Indiana Jones and Otto Rahn (The Starlog Project: Starlog #152, March 1990)

Writer Robert Dassanowsky-Harris pens an intriguing cover story this issue, “The Real Indiana Jones,” that seeks to tie the fictional film hero to real-life attempts to find holy relics. Dassanowsky-Harris identifies German Holy Grail seeker Otto Rahn as the Indy prototype. Frankly, I’d prefer that he had focused on the Rahn story, which is odd and compelling in itself, rather than try to link every character and plot development to some real-life or mythical antecedent.

Nazis Attack Greenock In Search of Holy Grail

There is a long standing local story about a Nazi U-Boat which apparently managed to enter the Clyde in the midst of World War 2. Many believe that the submarine may have carried Nazi language specialist Otto Rahn, often associated with the Third Reich’s search for biblical artefacts (and the inspiration for the bad guy with the glasses in Raiders of the Lost Ark).

At the time of the U-Boat’s mission, Rahn was believed to be involved in looking for the Holy Grail. It is theorised that Rahn may have been entering the Clyde in order to make his way across country to Rosslyn Chapel, a church built by the Knights Templar and frequently linked with the Grail. However, if Otto Rahn's intended destination was indeed the Templar Church at Rosslyn near Edinburgh, why come in from the opposite end of the country via the heavily defended Clyde? It is entirely possible that if Otto Rahn was on the mysterious U-Boat, he fully intended to start his investigations on the West Coast. Certainly, he need not go as far east as Rosslyn to look into the mysterious Knights Templar; the area surrounding the Clyde has more than it's fair share of Templar connections.

One of Otto Rahn's Grail lakes

La vraie langue celtique et le Cromleck de Rennes-les-Bains.

The treasure of Volkes tectosages.
A Roman proconsul of the name of Cæpion took from a votive lake 80 tons of gold and money and immediately re-melted this into ingots. This apparantly disappeared during its transport towards the port of Narbonne following an attack from Volkes tectosages upset by this profanation of their sacred offerings. They would have then withdrawn to the high valley of the Aude and would have hidden the treasure in this area which is easy to defend.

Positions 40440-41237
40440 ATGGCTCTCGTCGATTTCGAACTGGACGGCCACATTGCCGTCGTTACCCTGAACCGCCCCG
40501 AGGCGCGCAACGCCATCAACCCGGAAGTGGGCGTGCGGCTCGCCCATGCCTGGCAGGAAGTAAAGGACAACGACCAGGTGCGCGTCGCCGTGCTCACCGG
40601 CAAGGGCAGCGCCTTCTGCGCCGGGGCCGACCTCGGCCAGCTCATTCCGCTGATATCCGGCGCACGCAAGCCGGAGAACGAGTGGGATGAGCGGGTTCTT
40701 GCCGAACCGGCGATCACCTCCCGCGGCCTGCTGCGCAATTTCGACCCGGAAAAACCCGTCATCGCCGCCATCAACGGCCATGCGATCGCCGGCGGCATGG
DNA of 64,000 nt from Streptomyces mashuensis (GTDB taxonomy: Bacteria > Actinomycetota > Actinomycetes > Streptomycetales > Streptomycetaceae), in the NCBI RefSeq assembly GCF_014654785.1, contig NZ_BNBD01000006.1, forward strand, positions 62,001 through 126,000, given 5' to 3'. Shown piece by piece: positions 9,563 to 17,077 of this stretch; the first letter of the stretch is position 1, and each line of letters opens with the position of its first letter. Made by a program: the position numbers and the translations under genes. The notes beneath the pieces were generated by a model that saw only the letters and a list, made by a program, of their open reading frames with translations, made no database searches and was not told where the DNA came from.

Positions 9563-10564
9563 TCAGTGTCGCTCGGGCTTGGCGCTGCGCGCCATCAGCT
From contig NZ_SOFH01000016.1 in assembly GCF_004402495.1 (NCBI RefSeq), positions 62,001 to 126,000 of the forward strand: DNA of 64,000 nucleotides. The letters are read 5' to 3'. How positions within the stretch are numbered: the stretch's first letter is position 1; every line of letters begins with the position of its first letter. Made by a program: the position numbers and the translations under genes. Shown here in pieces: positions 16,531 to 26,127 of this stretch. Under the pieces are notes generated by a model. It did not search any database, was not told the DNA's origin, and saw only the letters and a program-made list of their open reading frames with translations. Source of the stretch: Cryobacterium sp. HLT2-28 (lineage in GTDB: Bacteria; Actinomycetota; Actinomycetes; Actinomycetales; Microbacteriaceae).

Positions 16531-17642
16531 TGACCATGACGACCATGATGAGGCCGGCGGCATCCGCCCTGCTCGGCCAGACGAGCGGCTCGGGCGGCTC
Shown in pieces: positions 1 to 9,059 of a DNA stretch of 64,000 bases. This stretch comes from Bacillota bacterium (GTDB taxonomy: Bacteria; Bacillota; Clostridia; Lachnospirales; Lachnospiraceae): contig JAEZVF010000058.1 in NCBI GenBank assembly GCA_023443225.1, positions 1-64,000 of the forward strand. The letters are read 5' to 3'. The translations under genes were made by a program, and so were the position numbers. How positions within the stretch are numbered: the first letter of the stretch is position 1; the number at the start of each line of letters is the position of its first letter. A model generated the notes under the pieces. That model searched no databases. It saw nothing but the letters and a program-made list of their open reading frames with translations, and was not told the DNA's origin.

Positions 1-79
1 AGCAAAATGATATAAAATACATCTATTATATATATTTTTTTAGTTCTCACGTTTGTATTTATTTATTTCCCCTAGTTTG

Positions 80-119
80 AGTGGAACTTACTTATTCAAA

Boudet speaks directly of the Volkes Tectosages, who became Galatian after Brennus, the Celtic Raven God, took the treasures of Delphi and brought them to Tolosa (Toulouse)[Strabo]. The treasure was cursed and so they threw them into a lake.

Himmler and Otto Rahn's Cathars

Once a faithful Roman Catholic, Heinrich Himmler rejected religion at about the time that a parliamentary decree robbed him of his aristocratic title. Stripped of both his faith and social status simultaneously, Himmler, like the fictional Dieter Bachman of The Blood Lance, threw himself passionately into the Nazi cause. At the same time he became interested in all aspects of the occult.

Himmler does not seem to have been an especially brilliant man but he was educated, sophisticated, and notoriously energetic. As the leader of the SS, he oversaw the activities of the Gestapo; he ran the concentration camps; he provided Hitler ultimately with twelve divisions of elite armoured troops, and he built a massive civilian organisation devoted to German culture. It oversimplifies matters to suggest the SS was Hitler's Praetorian Guard, with Himmler in the role of Tiberius' Prefect, Aelius Sejanus. Likewise, it misses much of the complexity of the SS to say they are like the Knights Templar of the Crusade era. The similarities between the two organisations are probably not accidental, but it was the civilian side of the SS that made the Order of the Skull Himmler's own creation. It was into the civilian branch of the SS that Himmler recruited Otto Rahn.